posted 1:06 am PST | Permalink

Happy 45th Birthday, Kevin Eastman!

posted 1:04 am PST | Permalink

A Couple of Notes of Historical Interest

* The cartoonist Russ Maheras lets the database-impaired among us know how to find the World War II service records of cartoonists and comics folk in a thread at The Comics Journal's message board. That war and the service it required of many founding industry members plays such a huge role in the history of the comics art form in the 20th Century that it's great to have a way to access some of that information.

* Through comics proto-blogger NeilAlien comes a brief discussion of a specific-focus historical book on the collapse of the distribution opportunities for Martin Goodman's comic book publishing company in early 1957 that created the primordial stew from which modern Marvel Comics would later emerge. I could have sworn the book, Tales of the Implosion by Thomas Lammers, has been out for a couple of years, but I still haven't read it, so it's like a brand new book for me, at least.
posted 1:02 am PST | Permalink

OTBP: I Had A Black Dog


Profiled here.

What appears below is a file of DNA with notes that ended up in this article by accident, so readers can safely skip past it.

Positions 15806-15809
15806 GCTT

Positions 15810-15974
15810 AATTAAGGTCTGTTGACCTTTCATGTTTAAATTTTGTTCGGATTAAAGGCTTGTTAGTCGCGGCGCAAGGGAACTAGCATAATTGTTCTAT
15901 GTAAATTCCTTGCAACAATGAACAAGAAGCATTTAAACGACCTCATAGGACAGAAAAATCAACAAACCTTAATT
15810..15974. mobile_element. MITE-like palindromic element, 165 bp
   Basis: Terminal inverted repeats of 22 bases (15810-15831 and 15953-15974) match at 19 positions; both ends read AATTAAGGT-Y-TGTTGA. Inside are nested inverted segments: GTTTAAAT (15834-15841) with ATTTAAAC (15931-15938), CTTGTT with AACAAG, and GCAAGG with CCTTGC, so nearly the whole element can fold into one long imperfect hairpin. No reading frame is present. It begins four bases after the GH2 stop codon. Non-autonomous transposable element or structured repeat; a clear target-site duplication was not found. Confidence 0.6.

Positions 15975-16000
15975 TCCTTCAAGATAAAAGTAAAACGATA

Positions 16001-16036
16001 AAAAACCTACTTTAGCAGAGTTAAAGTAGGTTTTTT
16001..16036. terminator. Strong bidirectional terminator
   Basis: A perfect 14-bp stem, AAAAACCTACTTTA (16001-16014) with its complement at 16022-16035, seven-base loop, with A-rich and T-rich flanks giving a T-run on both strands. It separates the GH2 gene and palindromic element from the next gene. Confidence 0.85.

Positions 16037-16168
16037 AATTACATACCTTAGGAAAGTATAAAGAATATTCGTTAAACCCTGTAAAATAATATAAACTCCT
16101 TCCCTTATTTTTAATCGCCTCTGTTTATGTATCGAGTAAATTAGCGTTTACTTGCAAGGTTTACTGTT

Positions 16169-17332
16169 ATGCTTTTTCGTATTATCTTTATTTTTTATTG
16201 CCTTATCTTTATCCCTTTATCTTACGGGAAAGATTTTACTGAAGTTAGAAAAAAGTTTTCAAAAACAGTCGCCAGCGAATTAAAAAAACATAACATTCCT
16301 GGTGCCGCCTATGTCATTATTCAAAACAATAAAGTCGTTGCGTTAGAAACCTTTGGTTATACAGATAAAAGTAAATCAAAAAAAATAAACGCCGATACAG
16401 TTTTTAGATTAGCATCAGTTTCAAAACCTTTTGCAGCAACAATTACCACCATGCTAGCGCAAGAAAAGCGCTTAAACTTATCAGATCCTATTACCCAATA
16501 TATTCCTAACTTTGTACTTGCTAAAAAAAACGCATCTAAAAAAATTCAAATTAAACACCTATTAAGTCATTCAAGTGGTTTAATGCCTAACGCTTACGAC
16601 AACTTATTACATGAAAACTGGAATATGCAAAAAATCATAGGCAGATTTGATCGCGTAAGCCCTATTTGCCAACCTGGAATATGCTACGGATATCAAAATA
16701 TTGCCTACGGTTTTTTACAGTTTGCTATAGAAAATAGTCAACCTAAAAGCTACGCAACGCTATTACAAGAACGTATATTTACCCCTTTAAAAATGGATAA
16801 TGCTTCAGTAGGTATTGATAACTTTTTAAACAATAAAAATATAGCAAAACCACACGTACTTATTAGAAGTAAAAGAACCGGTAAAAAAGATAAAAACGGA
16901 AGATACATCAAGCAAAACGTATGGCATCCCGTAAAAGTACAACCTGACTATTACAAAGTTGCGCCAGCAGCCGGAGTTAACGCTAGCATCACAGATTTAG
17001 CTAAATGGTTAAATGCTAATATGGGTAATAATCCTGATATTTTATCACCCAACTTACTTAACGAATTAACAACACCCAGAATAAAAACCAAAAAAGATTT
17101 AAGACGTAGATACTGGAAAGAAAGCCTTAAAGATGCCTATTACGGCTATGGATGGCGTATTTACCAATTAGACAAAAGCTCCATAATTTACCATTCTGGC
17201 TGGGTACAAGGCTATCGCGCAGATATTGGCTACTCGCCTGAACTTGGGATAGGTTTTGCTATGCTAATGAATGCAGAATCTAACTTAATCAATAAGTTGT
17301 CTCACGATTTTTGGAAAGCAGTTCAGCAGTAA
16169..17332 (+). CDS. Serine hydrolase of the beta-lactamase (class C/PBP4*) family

posted 1:01 am PST | Permalink

Quick hits
Hope Larson Coloring Tutorial

Comics Programs at BEA
Dave Lasky Reports From McCloud Signing

First Pogo Strip
Article on Fandom
Winsor McCay Was Neat
On Vacation With Betty and Veronica
Go, Read: Alan Moore Dissects Arcade

Garry Trudeau is a Meanie
Oral Contracts Hard to Enforce
Steven Grant on Use of Supergirl
Please Take Comics Academics Seriously

PWCW: Wendy Pini
Pulse: Colleen Coover
Newsarama: Jordan Gorfinkel
PWCW: Frazer Irving, Simon Spurrier
Plain Dealer: Harvey Pekar, Joyce Brabner
Blog@Newsarama: The Secret Headquarters

Not Comics
Nancy LP Cover
Pupshaw Sighting
Stuart Immonen Posts An Ad
Cartoonist Wants to Quit Day Job
Headline Writer High-Fived Himself

Criminal Out In France
Fourth Scott Pilgrim Cover
THB Comic From AdHouse
AfterElton Profiles BL Twist
Tales From The Crypt Redux
John Marshall Receiving Credit

Paul O'Brien: Various
Paul Gravett: Various
Matt Brady: Elk's Run
Mark Andrew: DeTales
Discussion of Superfolks
Paul O'Brien: Wisdom #6
Elizabeth Bolhafner: Gear
Paul O'Brien: X-Men #199
Yukiko's Spinach Discussed
Matt Brady: Death Note Vol. 11
Carlos Ruiz: All Star Superman #1-2
Don MacPherson: Drawing From Life #1
Evan Dorkin's LiveJournal: Recent Comics
Leroy Douresseaux: All Star Superman #6
Johanna Draper Carlson: Beauty Pop Vol. 1-3
Leroy Douresseaux: Fullmetal Alchemist Vol. 13

May 29, 2007

CR Review: Three Comics

imageTitle: Blade: Undead Again
Creators: Marc Guggenheim, Howard Chaykin Edgar Delgado